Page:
Sips & Nibbles: Indulge in the ultimate Brit inspired decadence via High Tea at the Taj. Feast like a King a with gold encrusted utensils at posh Ziya at the Oberoi. Kick back and watch a cricket match with a pack of local fans at funky Colaba Social.
I start my tour of Mumbai at the city’s most unusual attraction, Dhobi Ghat at Cuffee Parade and Mahalaxmi. Dhobit Ghat refers to the open air laundromats in Mumbai where washers, locally known as Dhobis, work in the open to wash the clothes and linens from local hotels, hospitals and households. The city’s most famous at Mahalaxmi offers a brilliant view of the operation but if you want to get up close and personal, dashing through suds and meeting with locals head to the lesser known Cuffee Parade location as you get a much better sense of how things work here.
Dhobi is actually a specific caste group, families who specialize in the washing of clothes. Upon further inspection one notices the Dhobi Ghat is far more than just a massive al fresco laundry facility but actually a functioning community home to an elementary school, barbershop and restaurant. A visit to Dhobi Ghat certainly makes laundry day a magical one.
On our next stop I continue to be amazed by Mumbai’s quirky offerings, which perfectly showcase how a city of 16 million go about their day to day lives. I’m transplanted from a massive laundry village to bustling Churchgate Station where everyday at 11:20am hundreds of men on bicycles deliver the city’s lunch boxes.
Mumbai’s size and inconvenient shape create all kinds of hassles for its working population. One thing the daily tidal wave of commuters does not have to worry about, however, is where to find an inexpensive and wholesome home-cooked lunch. The members of the Nutan Mumbai Tiffin Box Suppliers Charity Trust, known colloquially as dabawallahs, see to that. Every day, around 5000 dabawallahs deliver freshly cooked meals to 200,000 suburban kitchens to offices in the downtown area. Each is prepared early morning by a wife or mother while her husband or son is enduring the crush on the train. She arranges the rice, dhal, subzi, curd and parathas into cylindrical aluminium trays, stacks them on top of one another and clips them together with a neat little handle.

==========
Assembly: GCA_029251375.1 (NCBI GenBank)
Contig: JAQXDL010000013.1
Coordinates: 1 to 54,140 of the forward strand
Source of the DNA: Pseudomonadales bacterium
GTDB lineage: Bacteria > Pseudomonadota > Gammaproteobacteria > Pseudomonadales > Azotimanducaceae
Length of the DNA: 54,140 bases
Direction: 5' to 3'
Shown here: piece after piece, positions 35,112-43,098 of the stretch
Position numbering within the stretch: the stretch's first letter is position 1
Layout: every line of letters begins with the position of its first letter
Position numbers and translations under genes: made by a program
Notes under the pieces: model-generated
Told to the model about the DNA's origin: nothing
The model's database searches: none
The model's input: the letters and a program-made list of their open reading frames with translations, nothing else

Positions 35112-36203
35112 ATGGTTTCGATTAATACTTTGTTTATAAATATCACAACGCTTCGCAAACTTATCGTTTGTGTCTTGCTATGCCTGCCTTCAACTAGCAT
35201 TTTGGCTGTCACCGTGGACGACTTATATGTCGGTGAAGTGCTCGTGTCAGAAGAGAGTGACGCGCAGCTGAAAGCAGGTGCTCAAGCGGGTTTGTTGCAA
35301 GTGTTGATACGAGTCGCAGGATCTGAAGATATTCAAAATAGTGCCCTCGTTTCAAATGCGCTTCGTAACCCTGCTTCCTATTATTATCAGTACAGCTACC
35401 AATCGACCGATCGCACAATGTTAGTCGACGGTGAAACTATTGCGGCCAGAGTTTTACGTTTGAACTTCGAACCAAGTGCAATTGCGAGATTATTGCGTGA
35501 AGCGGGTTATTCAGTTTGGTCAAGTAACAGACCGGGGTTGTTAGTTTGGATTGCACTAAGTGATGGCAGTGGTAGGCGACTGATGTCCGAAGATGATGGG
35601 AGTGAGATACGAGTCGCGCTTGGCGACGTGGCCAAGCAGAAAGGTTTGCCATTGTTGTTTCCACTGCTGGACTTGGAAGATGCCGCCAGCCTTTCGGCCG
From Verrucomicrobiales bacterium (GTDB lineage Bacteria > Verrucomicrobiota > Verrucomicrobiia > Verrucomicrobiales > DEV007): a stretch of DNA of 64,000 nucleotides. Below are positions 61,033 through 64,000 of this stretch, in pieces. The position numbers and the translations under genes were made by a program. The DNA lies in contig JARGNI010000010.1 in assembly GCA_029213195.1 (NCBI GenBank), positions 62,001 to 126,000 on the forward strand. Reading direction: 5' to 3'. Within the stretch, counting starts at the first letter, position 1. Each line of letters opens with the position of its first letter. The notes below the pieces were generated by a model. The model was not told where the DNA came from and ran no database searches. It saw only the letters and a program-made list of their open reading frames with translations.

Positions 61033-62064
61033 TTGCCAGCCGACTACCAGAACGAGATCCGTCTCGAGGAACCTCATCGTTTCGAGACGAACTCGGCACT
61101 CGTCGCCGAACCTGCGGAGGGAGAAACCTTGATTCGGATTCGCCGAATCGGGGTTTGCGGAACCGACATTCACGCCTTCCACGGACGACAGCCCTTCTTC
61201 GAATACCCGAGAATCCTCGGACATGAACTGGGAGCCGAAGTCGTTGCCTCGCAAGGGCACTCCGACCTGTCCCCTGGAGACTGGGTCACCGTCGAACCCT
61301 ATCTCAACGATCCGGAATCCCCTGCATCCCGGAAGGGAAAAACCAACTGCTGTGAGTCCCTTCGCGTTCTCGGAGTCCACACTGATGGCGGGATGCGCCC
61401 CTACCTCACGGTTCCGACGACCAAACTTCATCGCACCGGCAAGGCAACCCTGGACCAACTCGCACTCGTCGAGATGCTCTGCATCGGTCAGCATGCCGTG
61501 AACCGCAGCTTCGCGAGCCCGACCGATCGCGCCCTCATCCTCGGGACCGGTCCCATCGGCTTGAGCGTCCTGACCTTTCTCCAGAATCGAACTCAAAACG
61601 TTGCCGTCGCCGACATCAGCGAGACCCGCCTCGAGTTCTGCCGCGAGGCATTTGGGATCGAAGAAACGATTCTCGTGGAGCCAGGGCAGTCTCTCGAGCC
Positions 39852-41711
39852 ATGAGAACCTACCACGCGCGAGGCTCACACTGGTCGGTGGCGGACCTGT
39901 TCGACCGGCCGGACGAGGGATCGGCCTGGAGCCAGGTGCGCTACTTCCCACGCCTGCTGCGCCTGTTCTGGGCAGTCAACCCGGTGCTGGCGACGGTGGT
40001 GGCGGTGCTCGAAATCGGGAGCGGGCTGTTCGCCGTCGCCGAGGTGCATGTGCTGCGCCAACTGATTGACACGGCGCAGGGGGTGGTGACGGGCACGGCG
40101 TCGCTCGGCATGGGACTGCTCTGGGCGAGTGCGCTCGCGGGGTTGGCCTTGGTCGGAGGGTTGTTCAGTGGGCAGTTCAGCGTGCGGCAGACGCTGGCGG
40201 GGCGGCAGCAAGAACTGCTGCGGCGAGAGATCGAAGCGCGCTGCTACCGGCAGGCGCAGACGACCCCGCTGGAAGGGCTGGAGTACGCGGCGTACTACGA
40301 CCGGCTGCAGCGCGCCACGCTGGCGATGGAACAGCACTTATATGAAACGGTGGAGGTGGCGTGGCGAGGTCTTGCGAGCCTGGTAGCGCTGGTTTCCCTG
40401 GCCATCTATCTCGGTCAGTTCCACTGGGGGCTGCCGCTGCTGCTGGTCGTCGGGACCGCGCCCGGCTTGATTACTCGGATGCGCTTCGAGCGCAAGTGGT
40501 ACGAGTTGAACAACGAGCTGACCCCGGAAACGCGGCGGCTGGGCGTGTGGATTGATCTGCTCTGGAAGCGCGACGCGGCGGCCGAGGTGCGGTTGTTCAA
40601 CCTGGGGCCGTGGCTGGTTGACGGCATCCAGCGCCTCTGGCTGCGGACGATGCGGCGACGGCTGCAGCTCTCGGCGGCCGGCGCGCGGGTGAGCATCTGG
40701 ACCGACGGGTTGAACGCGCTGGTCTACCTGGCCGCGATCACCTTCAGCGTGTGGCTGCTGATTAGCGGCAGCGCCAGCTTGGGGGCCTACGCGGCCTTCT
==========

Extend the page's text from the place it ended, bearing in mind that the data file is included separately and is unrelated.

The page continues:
The tiffin box is the linchpin of the whole operation. When the runner calls to collect it in the morning, he uses a special colour code on the lid to tell him where the lunch has to go. At the end of his round, all the boxes are carried to the nearest railway station and handed over to other dabawallahs for the trip into town. Between leaving the cook and reaching its final destination, the tiffin box will pass through at least half a dozen different pairs of hands, carried on heads, shoulder-poles, bicycle handlebars and in the brightly decorated handcarts that glide through midday traffic.
It took me a while to wrap my head around the operation. I couldn’t understand why someone would pay to have their own food delivered to them at work. My guide took a moment to explain how crammed the trains are into the city in the morning and how it would be impossible for everyone to carry their own lunch onto the train. I asked, “but why don’t they just order takeout or leave the office and dine at a local restaurant.” She explained with a glimmer in her eye, “Mumbai’s middle class can’t afford to eat out every day at work, and they largely prefer a home-cooked meal. The dabawallahs offer an affordable service which has been running for over 100 years. It’s the only operation of its kind in the world. Thousands of lovingly prepared lunches traveling across the city.” It’s sort of romantic, right?